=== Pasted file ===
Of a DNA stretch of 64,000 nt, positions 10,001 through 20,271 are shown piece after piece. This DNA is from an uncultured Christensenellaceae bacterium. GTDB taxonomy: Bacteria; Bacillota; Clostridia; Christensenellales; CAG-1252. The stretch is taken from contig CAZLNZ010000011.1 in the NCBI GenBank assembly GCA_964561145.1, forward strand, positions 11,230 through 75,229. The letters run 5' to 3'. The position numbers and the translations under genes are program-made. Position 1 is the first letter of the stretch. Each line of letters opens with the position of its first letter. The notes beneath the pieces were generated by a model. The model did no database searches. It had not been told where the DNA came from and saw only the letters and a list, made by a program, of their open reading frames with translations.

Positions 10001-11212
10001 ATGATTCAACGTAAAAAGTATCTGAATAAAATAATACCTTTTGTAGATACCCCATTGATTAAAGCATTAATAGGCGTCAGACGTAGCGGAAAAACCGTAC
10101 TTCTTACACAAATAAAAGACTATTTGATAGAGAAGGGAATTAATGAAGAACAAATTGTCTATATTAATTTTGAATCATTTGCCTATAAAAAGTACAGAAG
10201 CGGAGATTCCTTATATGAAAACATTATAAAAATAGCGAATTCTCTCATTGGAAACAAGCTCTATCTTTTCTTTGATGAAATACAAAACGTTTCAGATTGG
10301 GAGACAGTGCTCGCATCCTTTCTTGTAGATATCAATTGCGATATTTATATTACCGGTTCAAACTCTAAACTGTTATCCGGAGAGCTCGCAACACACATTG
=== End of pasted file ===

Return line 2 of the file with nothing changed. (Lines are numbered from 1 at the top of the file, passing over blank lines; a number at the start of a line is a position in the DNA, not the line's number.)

Positions 10001-11212